Speechwriting in the Zoom era

Jeff Nussbaum and Kate Childs Graham, the 2020 Democratic convention speechwriters, have written a fascinating article in the Washington Post detailing how the ‘Zoom era’ has radically transformed political speechwriting.

While this probably won’t cause Bob Lehrman to tear up the guidance in his excellent book The Political Speechwriter’s Companion, it shows how the future of political rhetoric has been affected by the pandemic that required the prerecorded speakers at the convention to deliver speeches without a stage, an arena, or a live audience.

More is less

Nussbaum and Graham list the speechwriting techniques they used to script remarks for maximum impact, including:

  • Speaking at 150-170 words per minute vs. the 125 typical when speakers in front of a live audience pause for laughter or applause.
  • Cutting extraneous content to fit in tight 2 1/2 minute timeframes (the average length of a speech at this virtual convention).
  • Dropping the rhetorical techniques of “call-and-response” or “litany” (eg. ending each section with a phrase like “Yes, we can.”)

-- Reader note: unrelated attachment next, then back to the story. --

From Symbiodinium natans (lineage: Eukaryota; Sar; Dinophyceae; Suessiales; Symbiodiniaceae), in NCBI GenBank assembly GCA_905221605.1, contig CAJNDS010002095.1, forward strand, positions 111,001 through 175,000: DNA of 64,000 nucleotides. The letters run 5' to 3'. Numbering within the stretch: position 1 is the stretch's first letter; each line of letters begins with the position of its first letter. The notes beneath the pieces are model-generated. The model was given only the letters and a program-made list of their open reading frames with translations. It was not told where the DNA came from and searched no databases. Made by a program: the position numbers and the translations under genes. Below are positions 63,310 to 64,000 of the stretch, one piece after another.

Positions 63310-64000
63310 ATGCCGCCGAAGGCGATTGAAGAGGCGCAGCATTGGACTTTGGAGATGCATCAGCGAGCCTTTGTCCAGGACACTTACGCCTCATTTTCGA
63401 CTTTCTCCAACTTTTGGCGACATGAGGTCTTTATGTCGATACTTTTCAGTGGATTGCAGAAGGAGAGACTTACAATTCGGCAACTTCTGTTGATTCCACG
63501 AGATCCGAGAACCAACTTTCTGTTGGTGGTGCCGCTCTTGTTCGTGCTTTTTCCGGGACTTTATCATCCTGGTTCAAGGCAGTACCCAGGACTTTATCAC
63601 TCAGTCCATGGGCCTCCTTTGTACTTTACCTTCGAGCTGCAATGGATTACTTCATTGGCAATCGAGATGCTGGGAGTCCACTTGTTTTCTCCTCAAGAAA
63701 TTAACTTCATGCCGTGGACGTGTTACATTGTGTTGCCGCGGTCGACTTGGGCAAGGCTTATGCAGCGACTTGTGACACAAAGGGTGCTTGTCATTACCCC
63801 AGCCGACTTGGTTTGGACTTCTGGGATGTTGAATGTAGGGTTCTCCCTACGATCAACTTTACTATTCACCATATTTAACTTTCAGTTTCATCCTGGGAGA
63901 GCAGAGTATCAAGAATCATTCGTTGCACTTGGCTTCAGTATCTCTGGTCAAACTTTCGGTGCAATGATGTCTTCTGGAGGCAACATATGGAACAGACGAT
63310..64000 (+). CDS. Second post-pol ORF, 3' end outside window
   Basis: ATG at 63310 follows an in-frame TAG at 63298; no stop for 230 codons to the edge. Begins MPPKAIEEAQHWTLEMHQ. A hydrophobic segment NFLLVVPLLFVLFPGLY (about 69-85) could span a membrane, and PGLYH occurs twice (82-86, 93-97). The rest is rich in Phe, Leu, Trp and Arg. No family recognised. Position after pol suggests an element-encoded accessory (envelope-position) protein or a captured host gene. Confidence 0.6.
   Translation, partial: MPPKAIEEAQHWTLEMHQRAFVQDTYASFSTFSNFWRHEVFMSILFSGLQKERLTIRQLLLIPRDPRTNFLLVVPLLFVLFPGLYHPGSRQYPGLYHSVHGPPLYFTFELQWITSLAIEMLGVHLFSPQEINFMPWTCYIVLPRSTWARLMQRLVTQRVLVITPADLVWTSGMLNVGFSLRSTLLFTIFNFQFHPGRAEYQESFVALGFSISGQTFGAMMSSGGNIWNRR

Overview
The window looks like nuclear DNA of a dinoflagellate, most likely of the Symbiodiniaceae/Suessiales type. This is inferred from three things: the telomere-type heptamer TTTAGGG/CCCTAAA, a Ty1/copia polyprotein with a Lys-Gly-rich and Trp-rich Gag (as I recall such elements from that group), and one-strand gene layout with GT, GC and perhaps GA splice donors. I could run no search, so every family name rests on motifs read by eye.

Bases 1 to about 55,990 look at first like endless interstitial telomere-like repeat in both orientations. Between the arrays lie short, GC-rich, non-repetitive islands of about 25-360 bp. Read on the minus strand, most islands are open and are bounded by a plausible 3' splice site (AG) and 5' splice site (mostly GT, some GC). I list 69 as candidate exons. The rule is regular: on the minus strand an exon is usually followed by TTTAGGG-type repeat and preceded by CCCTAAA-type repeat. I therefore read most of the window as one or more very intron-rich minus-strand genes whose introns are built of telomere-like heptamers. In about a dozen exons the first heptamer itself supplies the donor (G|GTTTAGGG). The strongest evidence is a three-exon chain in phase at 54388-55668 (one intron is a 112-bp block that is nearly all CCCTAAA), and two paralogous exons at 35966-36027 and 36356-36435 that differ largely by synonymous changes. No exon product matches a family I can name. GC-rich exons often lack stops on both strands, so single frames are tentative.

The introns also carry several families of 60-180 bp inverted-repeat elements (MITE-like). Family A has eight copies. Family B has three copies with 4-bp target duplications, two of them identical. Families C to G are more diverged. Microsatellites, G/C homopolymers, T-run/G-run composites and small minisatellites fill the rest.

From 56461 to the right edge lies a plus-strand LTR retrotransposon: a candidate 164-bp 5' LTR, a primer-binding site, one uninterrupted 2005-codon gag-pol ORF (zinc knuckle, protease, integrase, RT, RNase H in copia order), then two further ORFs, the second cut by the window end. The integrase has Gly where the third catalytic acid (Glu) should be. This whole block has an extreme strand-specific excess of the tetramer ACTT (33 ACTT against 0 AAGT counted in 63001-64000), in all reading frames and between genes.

• Delivering the headline message upfront, not burying the message in a lengthy speech.
  • Dealing with the loss of the lectern — as TED talks have. Absent that visual crutch bestowing authority on the speaker, the venue supplemented the message: Kasich at the crossroads; Jill Biden in the classroom she once taught in.
  • Invoking feelings via storytelling “As neuroscientist Antonio Damasio once put it, humans are feeling machines that think, not thinking machines that feel.” Hence the more memorable remarks were delivered by everyday people — the young man who stuttered, the lady whose father had believed Trump’s message on COVID-19 and died for his beliefs.

Michelle

Ironically, the one speech the professional writers did not script was the one many consider among the most powerful — delivered by Michelle Obama. The authors note:

She didn’t speak to 20 million television viewers: she spoke to one viewer in an intimate conversation that happened to take place 20 million times.

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